Earlier this month, I had the privilege of learning from four really smart and experienced people who participated in a panel discussion that TCC Group, a global management consulting firm, presented in New York City, called, “Casting A Wider Net: Effective and Affordable Cohort Capacity Building Strategies.” The panel, moderated by TCC Group Senior Vice President Paul Connolly, included Fran Barrett, Director of Capacity Building, Atlantic Philanthropies; Molly Eagan, Senior Director of Business Operations, Planned Parenthood; Diane Oettinger-Myracle, Chief Learning Officer, Girl Scouts of the USA; and Peter York, Senior Vice President and Director of Research, TCC Group.
Like many of our colleagues doing this work, TCC Group has been providing capacity building using a cohort format for several years now (we define cohort capacity building broadly, basically working toward a shared goal with a group of nonprofits that share some set of characteristics, such as size, geographic location, or programmatic focus). The idea for a panel on working with cohorts came out of some of Pete York’s recent research findings, which suggest that, in many cases, cohort capacity building is far more cost effective than other modalities, such as one-on-one consulting engagements. When designed well, the blended approach that cohort capacity uses provides skills building, reinforcement, and the support of colleagues. Collectively, these appear to be an effective strategy to help nonprofit executives become better leaders and managers.
Several interesting ideas emerged from the conversation. Particularly compelling to me were the panelists’ varying interpretations of the concept of a “cohort.” The panelists all seemed to agree that we in our sector are doing ourselves an injustice by continuing to go it alone. Some of the conversation felt familiar; such as the conversation about the intrinsic value of groups, and the particular power of peer exchange and support (which Fran Barrett also called “action learning”) to help nonprofit leaders gain new information, solve problems, and replenish their emotional reserves. This, in turn, caused me to reflect about the tension between preparation and implementation. It’s not “either/or,” but “both/and.” For example, the individual nonprofit may plan individually (perhaps using a consultant or coach), but turn to the peer group to gain the knowledge and support needed to actually put the plan into practice.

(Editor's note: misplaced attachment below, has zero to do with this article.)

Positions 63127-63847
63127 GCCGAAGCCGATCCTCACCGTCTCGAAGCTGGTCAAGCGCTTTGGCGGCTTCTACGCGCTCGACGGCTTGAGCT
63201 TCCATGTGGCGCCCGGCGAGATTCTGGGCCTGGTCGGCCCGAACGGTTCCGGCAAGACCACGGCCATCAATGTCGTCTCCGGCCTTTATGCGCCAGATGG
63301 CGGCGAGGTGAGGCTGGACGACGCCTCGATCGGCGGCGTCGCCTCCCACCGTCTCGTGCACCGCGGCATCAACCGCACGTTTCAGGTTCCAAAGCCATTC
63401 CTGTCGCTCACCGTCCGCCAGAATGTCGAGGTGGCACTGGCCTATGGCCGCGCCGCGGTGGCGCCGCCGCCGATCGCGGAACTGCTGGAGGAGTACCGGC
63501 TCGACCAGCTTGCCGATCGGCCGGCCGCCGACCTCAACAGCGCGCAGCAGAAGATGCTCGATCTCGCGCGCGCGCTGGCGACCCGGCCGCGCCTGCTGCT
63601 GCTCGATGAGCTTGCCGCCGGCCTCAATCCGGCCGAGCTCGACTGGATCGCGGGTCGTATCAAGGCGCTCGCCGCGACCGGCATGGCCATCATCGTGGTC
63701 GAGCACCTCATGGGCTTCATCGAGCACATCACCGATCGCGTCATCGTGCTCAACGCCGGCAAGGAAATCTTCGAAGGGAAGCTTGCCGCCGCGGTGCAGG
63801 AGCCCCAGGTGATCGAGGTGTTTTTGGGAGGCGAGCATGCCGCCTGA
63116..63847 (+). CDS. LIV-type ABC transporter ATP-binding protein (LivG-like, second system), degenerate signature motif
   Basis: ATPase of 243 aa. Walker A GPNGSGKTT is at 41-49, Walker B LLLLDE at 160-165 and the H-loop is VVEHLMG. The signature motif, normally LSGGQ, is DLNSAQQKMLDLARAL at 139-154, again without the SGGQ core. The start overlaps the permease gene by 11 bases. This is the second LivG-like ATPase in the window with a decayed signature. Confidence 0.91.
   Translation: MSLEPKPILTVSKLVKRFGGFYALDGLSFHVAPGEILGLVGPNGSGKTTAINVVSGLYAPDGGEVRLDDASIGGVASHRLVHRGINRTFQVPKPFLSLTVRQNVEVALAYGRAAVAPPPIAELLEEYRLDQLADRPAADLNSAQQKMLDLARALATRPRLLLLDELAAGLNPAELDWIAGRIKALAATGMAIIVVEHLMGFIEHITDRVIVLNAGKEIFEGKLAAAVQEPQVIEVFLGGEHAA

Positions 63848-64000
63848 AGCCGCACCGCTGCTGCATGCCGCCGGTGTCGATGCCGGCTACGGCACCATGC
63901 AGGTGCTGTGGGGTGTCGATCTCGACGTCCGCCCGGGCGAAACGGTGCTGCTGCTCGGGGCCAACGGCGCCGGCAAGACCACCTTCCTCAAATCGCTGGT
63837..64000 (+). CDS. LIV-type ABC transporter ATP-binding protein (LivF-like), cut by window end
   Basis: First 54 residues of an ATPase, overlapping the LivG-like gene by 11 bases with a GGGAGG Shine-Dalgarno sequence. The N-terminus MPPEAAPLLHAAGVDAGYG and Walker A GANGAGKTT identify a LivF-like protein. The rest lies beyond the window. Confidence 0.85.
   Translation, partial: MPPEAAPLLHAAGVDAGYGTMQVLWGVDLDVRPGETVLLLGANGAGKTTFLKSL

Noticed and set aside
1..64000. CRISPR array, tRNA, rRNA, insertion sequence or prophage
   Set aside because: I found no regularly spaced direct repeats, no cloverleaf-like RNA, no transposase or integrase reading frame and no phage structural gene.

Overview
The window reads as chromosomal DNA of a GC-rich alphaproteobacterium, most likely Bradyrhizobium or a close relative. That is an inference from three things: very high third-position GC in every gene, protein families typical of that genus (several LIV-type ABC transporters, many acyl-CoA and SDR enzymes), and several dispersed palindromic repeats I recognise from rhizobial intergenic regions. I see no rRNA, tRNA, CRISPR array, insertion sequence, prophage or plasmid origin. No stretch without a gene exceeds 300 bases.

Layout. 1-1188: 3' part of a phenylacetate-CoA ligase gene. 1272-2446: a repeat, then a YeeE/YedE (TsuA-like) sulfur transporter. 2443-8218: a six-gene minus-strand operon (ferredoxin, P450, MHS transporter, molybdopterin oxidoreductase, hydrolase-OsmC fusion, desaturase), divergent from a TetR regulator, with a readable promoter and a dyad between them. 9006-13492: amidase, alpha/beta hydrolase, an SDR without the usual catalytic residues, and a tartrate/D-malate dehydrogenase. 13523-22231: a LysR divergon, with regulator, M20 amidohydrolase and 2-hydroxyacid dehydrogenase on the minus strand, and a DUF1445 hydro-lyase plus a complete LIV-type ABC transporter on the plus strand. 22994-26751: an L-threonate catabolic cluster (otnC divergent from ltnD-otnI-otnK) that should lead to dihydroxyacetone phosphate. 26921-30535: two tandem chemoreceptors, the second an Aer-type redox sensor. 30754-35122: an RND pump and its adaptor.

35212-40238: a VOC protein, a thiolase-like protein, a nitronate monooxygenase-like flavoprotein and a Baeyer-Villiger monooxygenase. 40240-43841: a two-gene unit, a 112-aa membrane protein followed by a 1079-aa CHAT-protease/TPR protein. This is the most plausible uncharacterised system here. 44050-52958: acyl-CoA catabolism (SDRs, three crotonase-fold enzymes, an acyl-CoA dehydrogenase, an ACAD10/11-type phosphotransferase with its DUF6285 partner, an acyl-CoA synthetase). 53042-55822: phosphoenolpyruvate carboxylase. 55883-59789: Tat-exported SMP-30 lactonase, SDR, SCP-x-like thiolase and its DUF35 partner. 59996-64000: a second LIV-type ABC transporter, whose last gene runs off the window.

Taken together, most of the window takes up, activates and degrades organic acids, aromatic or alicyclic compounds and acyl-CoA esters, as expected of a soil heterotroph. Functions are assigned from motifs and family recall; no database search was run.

The panelists also shared some interesting insights into what it means to create a group that has hundreds of members, potentially spanning thousands of miles? The Planned Parenthood network has 87 affiliates that operate 825 health centers. The Girl Scouts has 100 councils and serves 2.4 million girls and over 900,000 adult volunteers. This is cohort consulting at scale, and the panelists had some good insights to share about leveraging technology to work with groups.
I also took away some newer insights about the power of groups. There was a lot of lively discussion about the ever-increasing relevance of advocacy and the concept coalitions as another type of cohort that both offers a collective voice and can be a mutually reinforcing experience for participants. Fran Barrett talked about the value of “natural systems,” looser cohorts.
The energy and wisdom on the panel was more than evident, and the audience’s interest was strong. There was a sense that the cohort strategy remains a well-kept secret in the capacity building world. Why is this the case? Lack of funding, to be sure. But I also sensed something else at play—that as the field of capacity building has professionalized, and as we learn more about what works, that perhaps we’ve come to believe that the value of our work is strongly correlated with its complexity and secret formulas. Pete’s research also suggests that there is an important distinction to be made between preparing for capacity building—such as developing a strategic plan or conducting an assessment or writing a report, and implementation—taking the plan or the evaluation and actually putting ideas and recommendations into practice. Perhaps not surprisingly, the research shows that while good preparation is necessary, it is by no means sufficient. We’ve all heard about the “plan that sits on the shelf;” what do we as practitioners do to help our clients become more likely to take the tools and use them to build a better organization?
Alas, as we all know too well, there is no silver bullet. However, reflecting on the wisdom shared at the panel, I keep thinking of Molly Eagan’s exhortation to the group: “You know more than you think you do. Don’t wait for the answer; just get started.” It seems to me that it might be time to take some of the “technical” out of technical assistance? What if, to paraphrase Diane Oettinger-Myracle from the Girl Scouts, it turned out that sometimes the best thing we can do is provide well-conceived, well-facilitated forums for people to actually sit and talk to each other?